This presentation included examples of how Holly has designed nursery workshops to explore the ideas and materials in the gallery programme, including methods for engaging children with English as an additional language.

Holly spoke about how Tramway want to be relevant to people walking past the door. Tramway are interested in how their early years sessions can be part of a strong progression route and start to change the representation of black and minority ethnic people in the sector – family involvement is key.

The TRY OUT programme responds to the gallery’s contemporary art programme. All the activities are led by professional artists. They have had family days where they have worked with 1500 people in 4 hours.


Why is it not white?

Carol Dunbar, Education Officer, The Pier Arts Centre, Stromness

In any environment, both the degree of inventiveness and creativity, and the possibility of discovery, are directly proportional to the number and kind of variables in it.

Simon Nicholson, Theory of Loose Parts, 1972

The Pier Arts Centre (PAC) is currently developing a series of workshops based around Simon Nicholson’s 1972 Theory of Loose Parts with Orkney’s early years’ practitioners that focusses on the extraordinary capacity of the very young to construct thoughts, ideas, questions and answers.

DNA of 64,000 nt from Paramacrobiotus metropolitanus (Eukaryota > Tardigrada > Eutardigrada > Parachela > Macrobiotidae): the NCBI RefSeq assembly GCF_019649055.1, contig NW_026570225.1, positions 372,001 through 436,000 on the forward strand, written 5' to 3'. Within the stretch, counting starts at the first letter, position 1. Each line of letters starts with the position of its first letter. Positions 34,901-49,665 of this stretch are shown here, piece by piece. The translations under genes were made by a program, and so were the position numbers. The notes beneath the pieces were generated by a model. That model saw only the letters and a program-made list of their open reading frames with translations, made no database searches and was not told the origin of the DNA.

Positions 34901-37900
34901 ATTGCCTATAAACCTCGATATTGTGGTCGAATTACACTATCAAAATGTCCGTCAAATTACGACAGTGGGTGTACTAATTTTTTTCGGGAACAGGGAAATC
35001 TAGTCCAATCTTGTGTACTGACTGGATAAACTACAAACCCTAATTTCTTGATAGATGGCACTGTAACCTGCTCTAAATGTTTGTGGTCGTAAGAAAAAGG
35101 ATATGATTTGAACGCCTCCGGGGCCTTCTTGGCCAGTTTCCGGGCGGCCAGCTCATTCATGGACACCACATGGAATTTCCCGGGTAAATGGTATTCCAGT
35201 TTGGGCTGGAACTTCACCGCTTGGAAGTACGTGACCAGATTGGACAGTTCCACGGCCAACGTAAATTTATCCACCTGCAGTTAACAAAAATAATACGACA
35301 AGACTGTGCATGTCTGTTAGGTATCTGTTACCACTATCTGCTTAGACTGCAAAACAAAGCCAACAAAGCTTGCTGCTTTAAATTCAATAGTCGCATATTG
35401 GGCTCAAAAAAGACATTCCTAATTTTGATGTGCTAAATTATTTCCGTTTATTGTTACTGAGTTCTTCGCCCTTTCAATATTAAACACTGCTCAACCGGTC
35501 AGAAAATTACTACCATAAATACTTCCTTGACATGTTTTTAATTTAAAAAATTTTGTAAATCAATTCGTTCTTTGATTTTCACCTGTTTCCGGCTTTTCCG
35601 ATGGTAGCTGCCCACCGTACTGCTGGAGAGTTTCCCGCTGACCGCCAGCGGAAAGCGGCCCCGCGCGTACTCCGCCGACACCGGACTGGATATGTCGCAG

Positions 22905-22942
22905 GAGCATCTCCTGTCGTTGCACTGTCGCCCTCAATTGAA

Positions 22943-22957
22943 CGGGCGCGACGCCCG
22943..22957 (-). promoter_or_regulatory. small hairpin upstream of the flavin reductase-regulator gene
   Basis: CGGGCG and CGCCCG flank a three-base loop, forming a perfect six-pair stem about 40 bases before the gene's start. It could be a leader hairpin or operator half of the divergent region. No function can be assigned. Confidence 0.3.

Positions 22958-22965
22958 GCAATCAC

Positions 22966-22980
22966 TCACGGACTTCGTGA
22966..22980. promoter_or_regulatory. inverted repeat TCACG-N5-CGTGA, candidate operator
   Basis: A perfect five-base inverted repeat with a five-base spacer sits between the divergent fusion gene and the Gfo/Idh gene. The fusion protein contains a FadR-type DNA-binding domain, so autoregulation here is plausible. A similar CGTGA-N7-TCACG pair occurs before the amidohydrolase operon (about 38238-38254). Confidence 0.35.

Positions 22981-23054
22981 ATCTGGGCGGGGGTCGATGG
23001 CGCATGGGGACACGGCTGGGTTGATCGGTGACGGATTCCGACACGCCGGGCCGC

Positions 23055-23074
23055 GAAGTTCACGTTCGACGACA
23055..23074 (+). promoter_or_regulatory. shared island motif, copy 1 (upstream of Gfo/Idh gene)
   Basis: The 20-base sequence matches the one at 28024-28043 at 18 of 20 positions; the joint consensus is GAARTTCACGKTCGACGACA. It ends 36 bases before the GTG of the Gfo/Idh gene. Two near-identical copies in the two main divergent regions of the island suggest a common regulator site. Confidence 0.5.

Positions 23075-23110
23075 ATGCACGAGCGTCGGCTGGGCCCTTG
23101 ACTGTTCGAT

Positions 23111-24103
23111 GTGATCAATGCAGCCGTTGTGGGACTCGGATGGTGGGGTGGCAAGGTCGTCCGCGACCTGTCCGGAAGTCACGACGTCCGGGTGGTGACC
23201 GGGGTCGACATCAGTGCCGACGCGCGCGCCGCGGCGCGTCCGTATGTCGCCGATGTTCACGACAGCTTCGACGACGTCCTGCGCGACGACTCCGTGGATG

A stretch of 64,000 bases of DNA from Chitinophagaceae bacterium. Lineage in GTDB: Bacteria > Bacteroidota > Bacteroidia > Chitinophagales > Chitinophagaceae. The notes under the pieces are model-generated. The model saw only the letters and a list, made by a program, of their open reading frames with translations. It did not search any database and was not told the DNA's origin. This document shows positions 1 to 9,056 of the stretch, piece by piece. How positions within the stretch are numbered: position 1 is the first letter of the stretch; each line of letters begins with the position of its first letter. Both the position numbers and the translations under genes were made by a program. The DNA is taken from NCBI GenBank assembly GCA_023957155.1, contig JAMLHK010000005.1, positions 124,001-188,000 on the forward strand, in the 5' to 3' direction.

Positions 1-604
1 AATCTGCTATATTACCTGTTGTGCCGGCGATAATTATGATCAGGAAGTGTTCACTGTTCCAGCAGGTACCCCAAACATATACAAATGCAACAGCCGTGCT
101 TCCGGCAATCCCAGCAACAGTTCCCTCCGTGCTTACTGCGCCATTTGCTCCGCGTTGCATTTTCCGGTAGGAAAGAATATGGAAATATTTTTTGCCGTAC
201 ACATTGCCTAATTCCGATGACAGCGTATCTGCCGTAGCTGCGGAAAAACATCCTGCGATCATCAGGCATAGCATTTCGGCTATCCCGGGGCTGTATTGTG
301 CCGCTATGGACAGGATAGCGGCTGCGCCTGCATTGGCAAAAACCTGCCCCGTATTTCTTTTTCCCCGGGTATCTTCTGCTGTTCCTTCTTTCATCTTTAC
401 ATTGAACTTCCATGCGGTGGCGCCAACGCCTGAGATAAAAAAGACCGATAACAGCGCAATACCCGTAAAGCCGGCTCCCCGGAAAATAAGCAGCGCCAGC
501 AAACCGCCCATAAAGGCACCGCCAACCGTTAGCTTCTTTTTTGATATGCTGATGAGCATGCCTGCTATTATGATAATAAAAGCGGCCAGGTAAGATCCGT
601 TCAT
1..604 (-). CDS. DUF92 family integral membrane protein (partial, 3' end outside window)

Through the project they want to discover ways in which they can retain these faculties along with the enthusiasm that accompanies them, for future, ongoing and lifelong learning.

PAC want to find out if they can gather valuable, qualitative data and establish methods of working with young children that have the potential to impact significantly on their overall learning through continuing creative engagement as they progress through formal learning.

A key aspect of the project is for the children to engage with selected works from the Pier Arts Centre permanent collection of 20th and 21st century modernist art, which along with the exploration, sorting, cataloguing and utilisation of materials enables them to investigate their research ‘brief’.